I just read this article in the Hungarian Conservative about Canada’s policy of forced assimilation of Indigenous children enacted in 1857 by the Gradual Civilization Act. Written by Mario Alexis Portella who has an impressive set of academic credentials, it highlights problems with discerning the truth of acts committed by previous generations against Native populations, whether they be in Canada or America.
Regarding this topic of “mass graves” of Canadian indigenous children being discovered around Canadian residential schools, Portella writes
In May 2021, the young anthropologist Sarah Beaulieu, after analysing the land near the former Kamloops residential school with ground-penetrating radar, launched the hypothesis, based on preliminary findings, of the existence of a mass grave, without having done even one excavation—not one corpse has since been found. [2022: paragraph 4].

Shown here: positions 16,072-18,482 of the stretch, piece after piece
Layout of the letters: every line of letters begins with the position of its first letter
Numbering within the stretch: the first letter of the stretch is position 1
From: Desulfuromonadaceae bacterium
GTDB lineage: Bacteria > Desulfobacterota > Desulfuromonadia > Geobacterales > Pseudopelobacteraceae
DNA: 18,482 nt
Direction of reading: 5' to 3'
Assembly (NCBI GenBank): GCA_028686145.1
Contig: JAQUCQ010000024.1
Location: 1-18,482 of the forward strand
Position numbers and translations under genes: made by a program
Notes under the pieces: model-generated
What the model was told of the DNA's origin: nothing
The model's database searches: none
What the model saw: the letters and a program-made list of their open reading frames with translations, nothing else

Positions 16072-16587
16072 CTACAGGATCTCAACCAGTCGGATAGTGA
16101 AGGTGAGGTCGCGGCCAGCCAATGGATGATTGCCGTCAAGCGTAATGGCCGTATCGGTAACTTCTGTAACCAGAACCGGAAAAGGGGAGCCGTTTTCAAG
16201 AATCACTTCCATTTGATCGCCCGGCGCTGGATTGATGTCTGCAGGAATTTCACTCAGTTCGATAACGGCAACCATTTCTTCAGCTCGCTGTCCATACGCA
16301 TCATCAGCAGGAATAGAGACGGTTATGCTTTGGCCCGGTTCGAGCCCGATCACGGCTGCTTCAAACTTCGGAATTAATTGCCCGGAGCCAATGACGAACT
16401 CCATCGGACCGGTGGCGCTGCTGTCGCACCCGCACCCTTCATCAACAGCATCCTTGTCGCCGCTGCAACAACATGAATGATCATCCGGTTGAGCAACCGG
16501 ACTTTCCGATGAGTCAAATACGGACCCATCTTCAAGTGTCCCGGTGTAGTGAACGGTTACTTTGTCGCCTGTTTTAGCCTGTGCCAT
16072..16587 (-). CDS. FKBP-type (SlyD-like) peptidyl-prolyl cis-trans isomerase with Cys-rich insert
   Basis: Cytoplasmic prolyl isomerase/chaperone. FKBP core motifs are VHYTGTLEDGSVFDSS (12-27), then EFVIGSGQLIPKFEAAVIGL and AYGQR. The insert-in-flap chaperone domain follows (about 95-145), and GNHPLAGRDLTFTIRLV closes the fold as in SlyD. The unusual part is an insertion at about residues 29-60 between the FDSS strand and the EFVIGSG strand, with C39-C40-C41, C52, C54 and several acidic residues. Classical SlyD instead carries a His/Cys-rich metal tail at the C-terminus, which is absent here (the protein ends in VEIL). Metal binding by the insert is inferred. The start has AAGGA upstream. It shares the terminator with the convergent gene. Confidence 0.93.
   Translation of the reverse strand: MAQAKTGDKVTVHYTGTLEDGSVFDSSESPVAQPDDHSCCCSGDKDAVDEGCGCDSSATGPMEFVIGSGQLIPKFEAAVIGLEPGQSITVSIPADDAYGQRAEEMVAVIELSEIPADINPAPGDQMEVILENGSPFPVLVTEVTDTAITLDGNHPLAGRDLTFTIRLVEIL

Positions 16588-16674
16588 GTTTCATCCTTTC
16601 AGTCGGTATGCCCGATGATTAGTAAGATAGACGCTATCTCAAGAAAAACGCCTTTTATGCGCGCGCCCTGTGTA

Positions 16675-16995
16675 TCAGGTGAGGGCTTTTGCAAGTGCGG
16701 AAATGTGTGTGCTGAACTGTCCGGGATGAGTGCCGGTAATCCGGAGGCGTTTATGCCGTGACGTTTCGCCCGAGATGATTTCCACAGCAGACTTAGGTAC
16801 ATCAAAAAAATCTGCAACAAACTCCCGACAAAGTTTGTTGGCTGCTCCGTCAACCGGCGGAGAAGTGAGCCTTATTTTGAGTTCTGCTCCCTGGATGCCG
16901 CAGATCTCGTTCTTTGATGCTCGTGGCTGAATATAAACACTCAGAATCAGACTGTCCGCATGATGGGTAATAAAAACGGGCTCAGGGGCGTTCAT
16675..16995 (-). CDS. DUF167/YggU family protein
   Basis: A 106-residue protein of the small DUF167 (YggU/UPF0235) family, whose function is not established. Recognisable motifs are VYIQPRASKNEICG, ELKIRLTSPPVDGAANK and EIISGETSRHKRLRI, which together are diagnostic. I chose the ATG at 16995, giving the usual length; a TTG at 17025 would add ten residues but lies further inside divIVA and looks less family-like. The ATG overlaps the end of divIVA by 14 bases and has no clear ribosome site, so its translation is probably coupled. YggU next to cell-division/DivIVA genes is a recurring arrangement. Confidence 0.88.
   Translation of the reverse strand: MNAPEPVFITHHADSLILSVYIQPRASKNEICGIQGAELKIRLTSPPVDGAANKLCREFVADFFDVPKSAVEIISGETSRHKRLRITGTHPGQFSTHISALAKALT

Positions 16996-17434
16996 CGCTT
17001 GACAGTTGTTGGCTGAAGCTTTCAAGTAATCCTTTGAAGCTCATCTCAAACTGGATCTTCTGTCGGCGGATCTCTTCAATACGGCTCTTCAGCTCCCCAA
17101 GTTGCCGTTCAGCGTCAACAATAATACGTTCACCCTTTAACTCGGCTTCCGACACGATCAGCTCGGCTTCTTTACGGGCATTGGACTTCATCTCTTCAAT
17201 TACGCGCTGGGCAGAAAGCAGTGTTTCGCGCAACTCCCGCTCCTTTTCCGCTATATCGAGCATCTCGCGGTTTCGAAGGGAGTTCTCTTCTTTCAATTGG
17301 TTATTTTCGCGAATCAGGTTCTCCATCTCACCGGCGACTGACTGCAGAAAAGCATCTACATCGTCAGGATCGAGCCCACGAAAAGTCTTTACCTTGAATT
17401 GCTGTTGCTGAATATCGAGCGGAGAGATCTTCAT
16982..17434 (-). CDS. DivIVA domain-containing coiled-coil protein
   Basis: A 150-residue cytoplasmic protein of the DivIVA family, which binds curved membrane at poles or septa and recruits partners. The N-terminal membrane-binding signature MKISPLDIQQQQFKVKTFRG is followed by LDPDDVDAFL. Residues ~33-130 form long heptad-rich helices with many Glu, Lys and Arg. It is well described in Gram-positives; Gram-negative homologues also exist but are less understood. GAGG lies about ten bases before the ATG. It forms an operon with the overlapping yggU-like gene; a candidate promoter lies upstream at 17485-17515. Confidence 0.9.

Will this fact be as highly publicized and disseminated throughout the world in the same manner as the original claim made by Sarah Beaulieu? Probably not. And this raises profound questions of how we separate claims and opinions made about the archaeological and historical record of the indigenous peoples of the Americas when it comes to their treatment by various colonial powers.
We have a unit in this course (Cultural Anthropology 1011 – University of New England) where we cover this very topic of Canadian residential schools and their treatment of Indigenous children. Did I bother to do a follow-up and investigate the truth of these “mass graves”? No, I did not; I was satisfied with these allegations as they seemed consistent with the narratives that have since developed regarding the treatment of indigenous children in Canada, and Native American children in the United States, a narrative I have been sympathetic to as my knowledge of this history has developed over the years.
Read the article (link below) and let me know what you think. Does emotional headline-grabbing news trump scientific fact when it comes to the colonial history of Indigenous peoples in Canada and the United States? How do we as social scientists and anthropologists sort out these competing claims that come from all sides of the spectrum of political and vested interests?